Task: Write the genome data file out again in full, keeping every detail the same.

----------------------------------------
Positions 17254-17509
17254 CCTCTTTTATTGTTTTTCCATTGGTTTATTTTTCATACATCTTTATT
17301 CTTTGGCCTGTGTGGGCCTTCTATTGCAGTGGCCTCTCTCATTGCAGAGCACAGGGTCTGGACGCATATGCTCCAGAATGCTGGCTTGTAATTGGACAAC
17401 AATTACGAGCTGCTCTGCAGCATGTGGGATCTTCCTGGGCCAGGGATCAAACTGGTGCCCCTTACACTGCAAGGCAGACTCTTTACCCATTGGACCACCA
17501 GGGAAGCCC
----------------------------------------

Positions 17254-17509
17254 CCTCTTTTATTGTTTTTCCATTGGTTTATTTTTCATACATCTTTATT
17301 CTTTGGCCTGTGTGGGCCTTCTATTGCAGTGGCCTCTCTCATTGCAGAGCACAGGGTCTGGACGCATATGCTCCAGAATGCTGGCTTGTAATTGGACAAC
17401 AATTACGAGCTGCTCTGCAGCATGTGGGATCTTCCTGGGCCAGGGATCAAACTGGTGCCCCTTACACTGCAAGGCAGACTCTTTACCCATTGGACCACCA
17501 GGGAAGCCC